$\displaystyle \lim_{n \rightarrow \infty} \binom{n}{x} \ p^x \ (1-p)^{n-x}=\lim_{n \rightarrow \infty} \frac{n!}{x! \ (n-x)!} \ p^x \ (1-p)^{n-x}=\frac{e^{-\lambda} \ \lambda^x}{x!}$

where $\displaystyle p=\frac{\lambda}{n}$.

Proof of Theorem 1
We start with a binomial distribution with $n$ trials and with $\displaystyle p=\frac{\lambda}{n}$ being the probability of success, where $n>\lambda$. Let $X_n$ be the count of the number of successes in these $n$ Bernoulli trials. The following is the probability that $X_n=k$.

\displaystyle \begin{aligned} P(X_n=k)&=\binom{n}{k} \biggl(\frac{\lambda}{n}\biggr)^k \biggr(1-\frac{\lambda}{n}\biggr)^{n-k} \\&=\frac{n!}{k! (n-k)!} \biggl(\frac{\lambda}{n}\biggr)^k \biggr(1-\frac{\lambda}{n}\biggr)^{n-k} \\&=\frac{n(n-1)(n-2) \cdots (n-k+1)}{n^k} \biggl(\frac{\lambda^k}{k!}\biggr) \biggr(1-\frac{\lambda}{n}\biggr)^{n} \biggr(1-\frac{\lambda}{n}\biggr)^{-k} \\&=\biggl(\frac{\lambda^k}{k!}\biggr) \ \biggl[ \frac{n(n-1)(n-2) \cdots (n-k+1)}{n^k} \ \biggr(1-\frac{\lambda}{n}\biggr)^{n} \ \biggr(1-\frac{\lambda}{n}\biggr)^{-k} \biggr] \end{aligned}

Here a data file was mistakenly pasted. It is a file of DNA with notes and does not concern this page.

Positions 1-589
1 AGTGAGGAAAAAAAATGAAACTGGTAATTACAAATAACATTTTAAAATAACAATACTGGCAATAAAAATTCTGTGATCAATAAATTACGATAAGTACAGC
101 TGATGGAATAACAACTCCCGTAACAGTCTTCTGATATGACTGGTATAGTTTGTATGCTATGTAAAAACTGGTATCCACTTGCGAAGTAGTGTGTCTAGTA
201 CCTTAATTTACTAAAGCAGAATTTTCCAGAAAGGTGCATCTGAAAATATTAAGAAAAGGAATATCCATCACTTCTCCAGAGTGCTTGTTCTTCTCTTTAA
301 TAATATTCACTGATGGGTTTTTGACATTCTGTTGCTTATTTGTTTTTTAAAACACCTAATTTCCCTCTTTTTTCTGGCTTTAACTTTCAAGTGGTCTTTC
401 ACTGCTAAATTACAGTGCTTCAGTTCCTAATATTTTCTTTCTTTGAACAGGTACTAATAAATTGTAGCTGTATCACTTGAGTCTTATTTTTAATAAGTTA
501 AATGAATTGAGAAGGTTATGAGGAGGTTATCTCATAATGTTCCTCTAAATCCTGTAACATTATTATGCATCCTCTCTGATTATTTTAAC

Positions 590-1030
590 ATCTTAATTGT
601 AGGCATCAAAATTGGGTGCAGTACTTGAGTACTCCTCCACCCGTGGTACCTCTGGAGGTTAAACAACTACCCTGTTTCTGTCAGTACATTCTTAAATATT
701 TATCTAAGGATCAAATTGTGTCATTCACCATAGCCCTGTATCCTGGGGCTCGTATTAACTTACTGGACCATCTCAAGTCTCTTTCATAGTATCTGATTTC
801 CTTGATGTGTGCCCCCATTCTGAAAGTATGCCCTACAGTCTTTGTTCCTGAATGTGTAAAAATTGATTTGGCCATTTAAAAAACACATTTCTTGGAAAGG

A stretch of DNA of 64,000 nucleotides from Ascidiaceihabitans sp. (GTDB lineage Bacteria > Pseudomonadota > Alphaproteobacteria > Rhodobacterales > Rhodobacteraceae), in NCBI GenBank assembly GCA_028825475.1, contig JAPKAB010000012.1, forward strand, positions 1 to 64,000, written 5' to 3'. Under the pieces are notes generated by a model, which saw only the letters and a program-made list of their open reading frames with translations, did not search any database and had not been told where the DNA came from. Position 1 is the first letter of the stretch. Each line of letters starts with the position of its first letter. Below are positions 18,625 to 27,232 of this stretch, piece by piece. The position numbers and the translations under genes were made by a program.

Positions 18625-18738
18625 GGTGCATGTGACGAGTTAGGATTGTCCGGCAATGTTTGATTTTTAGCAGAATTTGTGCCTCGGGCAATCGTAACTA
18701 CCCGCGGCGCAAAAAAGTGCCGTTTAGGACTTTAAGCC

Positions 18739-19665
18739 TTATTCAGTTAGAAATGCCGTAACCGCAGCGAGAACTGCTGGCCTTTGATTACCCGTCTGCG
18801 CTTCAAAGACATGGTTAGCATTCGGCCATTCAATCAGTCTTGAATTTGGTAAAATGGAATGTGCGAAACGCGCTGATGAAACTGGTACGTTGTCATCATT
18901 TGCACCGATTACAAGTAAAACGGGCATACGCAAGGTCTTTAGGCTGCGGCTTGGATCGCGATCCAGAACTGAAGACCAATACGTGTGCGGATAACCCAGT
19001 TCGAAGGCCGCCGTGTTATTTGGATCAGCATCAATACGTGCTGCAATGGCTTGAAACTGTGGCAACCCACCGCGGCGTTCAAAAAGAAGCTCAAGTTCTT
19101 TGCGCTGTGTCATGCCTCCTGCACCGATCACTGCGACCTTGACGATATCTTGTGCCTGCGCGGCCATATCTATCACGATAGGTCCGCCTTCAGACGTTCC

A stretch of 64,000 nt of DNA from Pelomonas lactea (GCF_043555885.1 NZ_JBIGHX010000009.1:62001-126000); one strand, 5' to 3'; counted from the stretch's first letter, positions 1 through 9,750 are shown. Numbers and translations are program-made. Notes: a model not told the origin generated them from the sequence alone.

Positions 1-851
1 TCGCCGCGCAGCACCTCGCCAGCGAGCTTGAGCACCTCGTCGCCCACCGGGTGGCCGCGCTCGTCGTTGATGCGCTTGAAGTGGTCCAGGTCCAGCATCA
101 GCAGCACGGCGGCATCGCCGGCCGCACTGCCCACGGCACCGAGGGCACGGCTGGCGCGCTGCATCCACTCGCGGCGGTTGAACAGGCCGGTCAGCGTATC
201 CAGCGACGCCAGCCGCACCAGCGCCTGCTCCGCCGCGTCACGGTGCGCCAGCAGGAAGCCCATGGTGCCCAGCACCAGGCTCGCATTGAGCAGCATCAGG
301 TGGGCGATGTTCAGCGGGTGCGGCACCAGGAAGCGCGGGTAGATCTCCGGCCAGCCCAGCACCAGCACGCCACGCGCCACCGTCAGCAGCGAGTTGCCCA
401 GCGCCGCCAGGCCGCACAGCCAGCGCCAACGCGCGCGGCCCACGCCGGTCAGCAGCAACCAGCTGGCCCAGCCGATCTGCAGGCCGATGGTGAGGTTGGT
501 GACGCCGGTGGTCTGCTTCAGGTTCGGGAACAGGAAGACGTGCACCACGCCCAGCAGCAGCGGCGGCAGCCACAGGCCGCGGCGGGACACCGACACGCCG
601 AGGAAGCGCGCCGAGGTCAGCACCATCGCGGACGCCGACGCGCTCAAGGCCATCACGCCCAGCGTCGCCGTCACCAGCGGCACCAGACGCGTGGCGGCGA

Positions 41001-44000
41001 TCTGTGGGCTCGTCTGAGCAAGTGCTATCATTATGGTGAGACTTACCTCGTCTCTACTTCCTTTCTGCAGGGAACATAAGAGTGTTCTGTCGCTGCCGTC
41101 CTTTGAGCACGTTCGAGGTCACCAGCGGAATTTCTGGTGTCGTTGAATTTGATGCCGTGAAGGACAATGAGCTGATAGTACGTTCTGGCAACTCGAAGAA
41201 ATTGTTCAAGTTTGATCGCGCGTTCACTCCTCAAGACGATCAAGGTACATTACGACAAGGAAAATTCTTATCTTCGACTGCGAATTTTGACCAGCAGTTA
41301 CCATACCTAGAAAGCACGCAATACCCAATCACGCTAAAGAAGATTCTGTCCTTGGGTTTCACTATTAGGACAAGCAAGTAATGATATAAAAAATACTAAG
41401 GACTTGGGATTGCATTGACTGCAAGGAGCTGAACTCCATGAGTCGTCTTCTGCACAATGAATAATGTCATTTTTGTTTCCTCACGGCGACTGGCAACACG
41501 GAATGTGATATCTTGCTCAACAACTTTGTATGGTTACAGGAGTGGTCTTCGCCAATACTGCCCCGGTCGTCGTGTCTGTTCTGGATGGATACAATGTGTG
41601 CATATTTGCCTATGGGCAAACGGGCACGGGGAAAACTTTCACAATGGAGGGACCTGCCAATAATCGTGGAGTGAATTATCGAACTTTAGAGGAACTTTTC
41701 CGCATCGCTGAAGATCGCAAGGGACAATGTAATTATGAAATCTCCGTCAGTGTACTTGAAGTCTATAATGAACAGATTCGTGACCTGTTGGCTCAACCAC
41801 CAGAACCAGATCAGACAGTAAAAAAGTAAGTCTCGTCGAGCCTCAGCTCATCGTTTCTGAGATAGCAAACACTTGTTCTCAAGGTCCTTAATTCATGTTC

In the last step, the terms that contain $n$ are inside the square brackets. Let’s see what they are when $n$ approaches infinity.

$\displaystyle \lim \limits_{n \rightarrow \infty} \ \frac{n(n-1)(n-2) \cdots (n-k+1)}{n^k}=1$

$\displaystyle \lim \limits_{n \rightarrow \infty} \biggr(1-\frac{\lambda}{n}\biggr)^{n}=e^{-\lambda}$

$\displaystyle \lim \limits_{n \rightarrow \infty} \biggr(1-\frac{\lambda}{n}\biggr)^{-k}=1$

The reason that the first result is true is that the numerator is a polynomial where the leading term is $n^k$. Upon dividing by $n^k$ and taking the limit, we get 1. The second result is true since the following limit is one of the definitions of the exponential function $e^x$.

$\displaystyle \lim \limits_{n \rightarrow \infty} \biggr(1+\frac{x}{n}\biggr)^{n}=e^{x}$